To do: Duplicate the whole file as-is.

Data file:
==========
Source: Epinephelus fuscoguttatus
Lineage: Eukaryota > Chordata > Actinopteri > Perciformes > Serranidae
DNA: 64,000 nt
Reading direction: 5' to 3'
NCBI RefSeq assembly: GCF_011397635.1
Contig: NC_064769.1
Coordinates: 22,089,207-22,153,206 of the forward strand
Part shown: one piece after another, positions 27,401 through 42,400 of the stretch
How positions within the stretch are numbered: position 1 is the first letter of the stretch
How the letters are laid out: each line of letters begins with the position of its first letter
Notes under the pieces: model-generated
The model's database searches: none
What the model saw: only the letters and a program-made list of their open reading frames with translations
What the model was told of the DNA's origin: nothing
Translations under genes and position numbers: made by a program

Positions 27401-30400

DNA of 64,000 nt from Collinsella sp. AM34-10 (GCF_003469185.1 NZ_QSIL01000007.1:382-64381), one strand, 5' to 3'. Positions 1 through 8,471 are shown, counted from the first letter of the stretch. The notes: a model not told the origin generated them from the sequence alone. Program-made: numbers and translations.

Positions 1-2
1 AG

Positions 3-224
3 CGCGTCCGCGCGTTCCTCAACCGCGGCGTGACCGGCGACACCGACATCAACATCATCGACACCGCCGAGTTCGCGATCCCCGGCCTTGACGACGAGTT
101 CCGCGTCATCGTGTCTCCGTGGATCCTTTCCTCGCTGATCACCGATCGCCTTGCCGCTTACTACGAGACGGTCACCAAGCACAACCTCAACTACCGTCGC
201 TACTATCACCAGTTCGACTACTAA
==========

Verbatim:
Source: Epinephelus fuscoguttatus
Lineage: Eukaryota > Chordata > Actinopteri > Perciformes > Serranidae
DNA: 64,000 nt
Reading direction: 5' to 3'
NCBI RefSeq assembly: GCF_011397635.1
Contig: NC_064769.1
Coordinates: 22,089,207-22,153,206 of the forward strand
Part shown: one piece after another, positions 27,401 through 42,400 of the stretch
How positions within the stretch are numbered: position 1 is the first letter of the stretch
How the letters are laid out: each line of letters begins with the position of its first letter
Notes under the pieces: model-generated
The model's database searches: none
What the model saw: only the letters and a program-made list of their open reading frames with translations
What the model was told of the DNA's origin: nothing
Translations under genes and position numbers: made by a program

Positions 27401-30400

DNA of 64,000 nt from Collinsella sp. AM34-10 (GCF_003469185.1 NZ_QSIL01000007.1:382-64381), one strand, 5' to 3'. Positions 1 through 8,471 are shown, counted from the first letter of the stretch. The notes: a model not told the origin generated them from the sequence alone. Program-made: numbers and translations.

Positions 1-2
1 AG

Positions 3-224
3 CGCGTCCGCGCGTTCCTCAACCGCGGCGTGACCGGCGACACCGACATCAACATCATCGACACCGCCGAGTTCGCGATCCCCGGCCTTGACGACGAGTT
101 CCGCGTCATCGTGTCTCCGTGGATCCTTTCCTCGCTGATCACCGATCGCCTTGCCGCTTACTACGAGACGGTCACCAAGCACAACCTCAACTACCGTCGC
201 TACTATCACCAGTTCGACTACTAA